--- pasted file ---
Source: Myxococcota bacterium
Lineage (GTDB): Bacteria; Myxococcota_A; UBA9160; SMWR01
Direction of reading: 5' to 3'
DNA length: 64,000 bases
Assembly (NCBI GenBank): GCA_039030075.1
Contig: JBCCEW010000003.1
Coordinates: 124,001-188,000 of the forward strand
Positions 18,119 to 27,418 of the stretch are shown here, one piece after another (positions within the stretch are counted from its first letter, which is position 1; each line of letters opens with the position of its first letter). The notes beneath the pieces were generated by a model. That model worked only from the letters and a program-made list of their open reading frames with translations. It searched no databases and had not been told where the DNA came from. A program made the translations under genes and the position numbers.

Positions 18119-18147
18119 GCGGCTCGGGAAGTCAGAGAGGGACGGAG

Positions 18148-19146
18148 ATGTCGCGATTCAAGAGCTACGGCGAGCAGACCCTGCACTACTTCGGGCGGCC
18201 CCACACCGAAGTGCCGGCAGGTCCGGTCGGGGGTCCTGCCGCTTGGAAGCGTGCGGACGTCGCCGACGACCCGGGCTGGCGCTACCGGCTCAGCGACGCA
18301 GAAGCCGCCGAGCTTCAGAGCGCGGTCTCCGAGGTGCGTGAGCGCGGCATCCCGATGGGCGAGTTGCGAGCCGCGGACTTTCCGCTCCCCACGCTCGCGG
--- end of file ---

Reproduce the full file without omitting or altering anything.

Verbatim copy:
Source: Myxococcota bacterium
Lineage (GTDB): Bacteria; Myxococcota_A; UBA9160; SMWR01
Direction of reading: 5' to 3'
DNA length: 64,000 bases
Assembly (NCBI GenBank): GCA_039030075.1
Contig: JBCCEW010000003.1
Coordinates: 124,001-188,000 of the forward strand
Positions 18,119 to 27,418 of the stretch are shown here, one piece after another (positions within the stretch are counted from its first letter, which is position 1; each line of letters opens with the position of its first letter). The notes beneath the pieces were generated by a model. That model worked only from the letters and a program-made list of their open reading frames with translations. It searched no databases and had not been told where the DNA came from. A program made the translations under genes and the position numbers.

Positions 18119-18147
18119 GCGGCTCGGGAAGTCAGAGAGGGACGGAG

Positions 18148-19146
18148 ATGTCGCGATTCAAGAGCTACGGCGAGCAGACCCTGCACTACTTCGGGCGGCC
18201 CCACACCGAAGTGCCGGCAGGTCCGGTCGGGGGTCCTGCCGCTTGGAAGCGTGCGGACGTCGCCGACGACCCGGGCTGGCGCTACCGGCTCAGCGACGCA
18301 GAAGCCGCCGAGCTTCAGAGCGCGGTCTCCGAGGTGCGTGAGCGCGGCATCCCGATGGGCGAGTTGCGAGCCGCGGACTTTCCGCTCCCCACGCTCGCGG